A fluent API for CommonMark by the PHP League
A fluent API for use with the highly-extensible CommonMark parser from the league of extraordinary packages.
We try to put off instantiation and execution until the last possible moment.
composer require 8fold/commonmark-fluent-markdown
⚠️ Warning: Users of this library are responsible for sanitizing content.
There are two entry classes:
- Markdown: Does not follow strictly follow conventions established by the League CommonMark.
- FluentCommonMark: Tries to mirror the conventions of League CommonMark in a fluent way.
The naming convention for methods that are not part of the League CommonMark implementation follow the convention established by PSR-7.
Methods prefixed by the word
with will return a new instance to facilitate immunitability.
The Markdown class makes some presumptions the FluentCommonMark class does not:
- You will be using the CommonMarkCoreExtension.
- There will always be the potential for front matter; therefore, the FrontMatterExtension will always be used to separate front matter from the body.
The Markdown class uses the the default configuration provided by CommonMark with modifications recommended by the security page of the CommonMark documentation.
Write some markdown:
# Markdown Woohoo!
Pass the markdown into the
Markdown class and ask for the
use Eightfold\Markdown\Markdown; print Markdown::create()->convert($markdown);
use Eightfold\Markdown\Markdown; print Markdown::create()->minified()->convert($markdown);
You can have markdown that is nothing but front matter as well.
--- title: The title ---
use Eightfold\Markdown\Markdown; print Markdown::create()->minified()->getFrontMatter($markdown);
[ 'title' => 'The title' ]
The Mardkown extends the FluentCommonMark class.
The FluentMarkdown class is designed to mimic the behavior and feel of the CommonMark library. There are additional methods in place to facilitate the fully fluent nature of this library.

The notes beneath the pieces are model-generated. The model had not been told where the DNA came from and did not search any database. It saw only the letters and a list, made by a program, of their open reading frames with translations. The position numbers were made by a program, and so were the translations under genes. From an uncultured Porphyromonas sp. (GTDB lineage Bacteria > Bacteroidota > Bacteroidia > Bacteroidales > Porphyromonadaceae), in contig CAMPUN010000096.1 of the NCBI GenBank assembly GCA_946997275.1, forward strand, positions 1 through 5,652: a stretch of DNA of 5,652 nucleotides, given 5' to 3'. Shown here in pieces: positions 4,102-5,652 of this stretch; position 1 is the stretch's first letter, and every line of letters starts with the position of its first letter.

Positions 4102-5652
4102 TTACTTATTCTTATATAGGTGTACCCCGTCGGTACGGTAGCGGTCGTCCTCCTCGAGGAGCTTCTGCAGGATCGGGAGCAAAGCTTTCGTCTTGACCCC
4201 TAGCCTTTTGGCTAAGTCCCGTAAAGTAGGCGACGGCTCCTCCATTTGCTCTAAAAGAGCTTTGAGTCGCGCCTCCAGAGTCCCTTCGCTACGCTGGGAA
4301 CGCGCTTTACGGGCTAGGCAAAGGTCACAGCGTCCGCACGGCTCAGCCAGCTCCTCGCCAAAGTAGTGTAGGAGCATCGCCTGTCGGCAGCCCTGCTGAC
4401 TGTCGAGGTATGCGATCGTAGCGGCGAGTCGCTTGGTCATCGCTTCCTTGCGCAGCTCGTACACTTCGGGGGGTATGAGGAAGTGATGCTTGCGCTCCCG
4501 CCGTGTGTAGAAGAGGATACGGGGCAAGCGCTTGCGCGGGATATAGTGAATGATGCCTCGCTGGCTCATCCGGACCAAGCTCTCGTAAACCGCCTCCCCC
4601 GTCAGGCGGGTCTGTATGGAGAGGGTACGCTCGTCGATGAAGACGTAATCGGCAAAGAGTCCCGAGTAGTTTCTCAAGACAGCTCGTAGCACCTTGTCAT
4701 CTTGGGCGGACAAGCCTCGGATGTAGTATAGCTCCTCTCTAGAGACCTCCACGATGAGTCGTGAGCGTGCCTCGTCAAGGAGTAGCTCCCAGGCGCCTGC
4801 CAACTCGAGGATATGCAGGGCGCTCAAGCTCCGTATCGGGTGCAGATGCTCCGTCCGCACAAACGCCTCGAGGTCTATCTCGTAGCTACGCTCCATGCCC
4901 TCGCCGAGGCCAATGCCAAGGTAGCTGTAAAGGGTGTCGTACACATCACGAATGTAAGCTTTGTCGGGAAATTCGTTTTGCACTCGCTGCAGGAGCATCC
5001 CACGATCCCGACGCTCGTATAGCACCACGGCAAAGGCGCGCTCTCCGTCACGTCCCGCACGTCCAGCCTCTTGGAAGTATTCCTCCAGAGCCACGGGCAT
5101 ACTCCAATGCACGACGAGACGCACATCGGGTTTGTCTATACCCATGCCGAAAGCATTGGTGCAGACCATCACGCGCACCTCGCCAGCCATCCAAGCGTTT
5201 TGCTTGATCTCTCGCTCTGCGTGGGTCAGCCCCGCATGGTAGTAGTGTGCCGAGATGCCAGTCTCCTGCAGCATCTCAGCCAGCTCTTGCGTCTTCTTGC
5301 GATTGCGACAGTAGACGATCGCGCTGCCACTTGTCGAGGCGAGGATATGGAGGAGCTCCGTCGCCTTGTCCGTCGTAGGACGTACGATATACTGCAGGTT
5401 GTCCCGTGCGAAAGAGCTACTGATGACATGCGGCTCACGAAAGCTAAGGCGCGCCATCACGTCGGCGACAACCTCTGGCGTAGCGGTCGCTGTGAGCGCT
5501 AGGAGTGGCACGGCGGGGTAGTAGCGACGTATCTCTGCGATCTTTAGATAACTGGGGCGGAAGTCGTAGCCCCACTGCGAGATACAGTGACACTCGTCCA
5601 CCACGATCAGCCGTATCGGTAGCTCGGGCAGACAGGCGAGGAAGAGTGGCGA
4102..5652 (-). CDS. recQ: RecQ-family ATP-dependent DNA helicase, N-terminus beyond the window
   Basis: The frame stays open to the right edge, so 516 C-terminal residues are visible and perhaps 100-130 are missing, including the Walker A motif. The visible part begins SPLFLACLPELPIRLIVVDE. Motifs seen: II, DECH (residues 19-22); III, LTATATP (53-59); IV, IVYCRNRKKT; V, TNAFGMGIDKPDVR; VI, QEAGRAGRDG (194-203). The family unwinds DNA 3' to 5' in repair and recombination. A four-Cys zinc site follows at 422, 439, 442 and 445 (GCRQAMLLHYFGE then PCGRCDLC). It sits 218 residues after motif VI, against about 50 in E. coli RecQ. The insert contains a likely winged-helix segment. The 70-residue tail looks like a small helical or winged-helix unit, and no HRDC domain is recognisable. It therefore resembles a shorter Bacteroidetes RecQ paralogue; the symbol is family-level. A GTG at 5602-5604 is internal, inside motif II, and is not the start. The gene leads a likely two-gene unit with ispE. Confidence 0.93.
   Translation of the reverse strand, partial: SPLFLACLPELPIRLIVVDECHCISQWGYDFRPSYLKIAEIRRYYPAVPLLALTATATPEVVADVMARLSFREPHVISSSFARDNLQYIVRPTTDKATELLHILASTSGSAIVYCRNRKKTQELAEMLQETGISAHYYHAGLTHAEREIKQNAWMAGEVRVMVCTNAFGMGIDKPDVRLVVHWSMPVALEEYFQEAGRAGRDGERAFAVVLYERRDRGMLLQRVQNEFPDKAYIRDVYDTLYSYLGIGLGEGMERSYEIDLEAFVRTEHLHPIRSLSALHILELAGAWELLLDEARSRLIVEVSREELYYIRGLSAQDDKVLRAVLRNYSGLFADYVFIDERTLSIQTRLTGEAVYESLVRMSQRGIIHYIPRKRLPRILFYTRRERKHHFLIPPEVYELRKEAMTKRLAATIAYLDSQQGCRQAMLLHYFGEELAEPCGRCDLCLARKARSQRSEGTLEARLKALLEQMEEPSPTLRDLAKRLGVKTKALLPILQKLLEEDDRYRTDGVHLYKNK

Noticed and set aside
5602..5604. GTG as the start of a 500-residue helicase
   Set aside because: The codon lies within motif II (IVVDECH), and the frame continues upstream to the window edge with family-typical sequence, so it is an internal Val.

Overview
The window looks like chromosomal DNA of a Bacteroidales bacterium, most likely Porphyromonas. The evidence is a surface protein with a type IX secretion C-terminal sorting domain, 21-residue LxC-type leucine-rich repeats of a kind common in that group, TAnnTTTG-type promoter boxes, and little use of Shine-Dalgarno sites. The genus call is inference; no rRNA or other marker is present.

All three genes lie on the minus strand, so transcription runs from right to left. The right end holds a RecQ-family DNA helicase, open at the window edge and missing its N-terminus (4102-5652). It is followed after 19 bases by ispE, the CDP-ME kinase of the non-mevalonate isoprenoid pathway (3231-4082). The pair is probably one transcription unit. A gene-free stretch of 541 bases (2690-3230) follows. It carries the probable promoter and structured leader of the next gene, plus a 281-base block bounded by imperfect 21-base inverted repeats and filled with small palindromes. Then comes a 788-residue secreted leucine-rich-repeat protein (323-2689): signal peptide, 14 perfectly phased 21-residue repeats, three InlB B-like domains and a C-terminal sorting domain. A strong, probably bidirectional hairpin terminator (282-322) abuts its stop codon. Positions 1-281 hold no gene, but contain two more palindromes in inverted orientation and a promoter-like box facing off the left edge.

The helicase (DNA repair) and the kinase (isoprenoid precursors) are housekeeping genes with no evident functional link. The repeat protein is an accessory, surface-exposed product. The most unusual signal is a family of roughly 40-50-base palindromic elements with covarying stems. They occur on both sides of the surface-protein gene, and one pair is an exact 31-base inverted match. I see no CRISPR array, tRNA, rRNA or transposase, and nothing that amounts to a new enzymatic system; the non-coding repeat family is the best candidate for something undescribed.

--- title: Front matter --- ~~strikethrough from GitHub Flavored Markdown~~ An [.abbr](abbreviation) from 8fold Abbreviations.
Setting the extensions and printing the result:
use Eightfold\Markdown\Markdown; use Eightfold\Markdown\FluentCommonMark; print Markdown::create() ->minified() ->gitHubFlavoredMarkdown() ->abbreviations() ->convert($markdown); print FluentCommonMark::create() ->commonMarkCore() ->gitHubFlavoredMarkdown() ->abbreviations() ->convertToHtml($markdown) ->getContent();
<p><del>strikethrough from GitHub Flavored Markdown</del></p><p>An <abbr title="abbreviation">abbr</abbr> from 8fold Abbreviations.</p> <p><del>strikethrough from GitHub Flavored Markdown</del></p> <p>An <abbr title="abbreviation">abbr</abbr> from 8fold Abbreviations.</p>
If the extension accepts a configuration, you can pass it into the method and the primary configuration will be modified accordingly.
use Eightfold\Markdown\Markdown; print Markdown::create($markdown) ->disallowedRawHtml([ 'disallowed_tags' => ['div'] ]);
Not passing in a configuration results in using the default established by the CommonMark library.
This is actually our third foray into wrapping CommonMark.
CommonMark has been a staple in 8fold web development since inception. As we've progressed and continued to slowly evolve our own XML and HTML generating packages and used those solutions in an array of websites, CommonMark has been featured front and center, as it were.
Given how much CommonMark is used in our various projects and our desire to be loosely coupled with any solutions we don't write ourselves, I think we've come to a solution that accomplishes both those missions.
Minimal code to start, configure, and render HTML. A consistent API to reduce impact as CommonMark continues to evolve.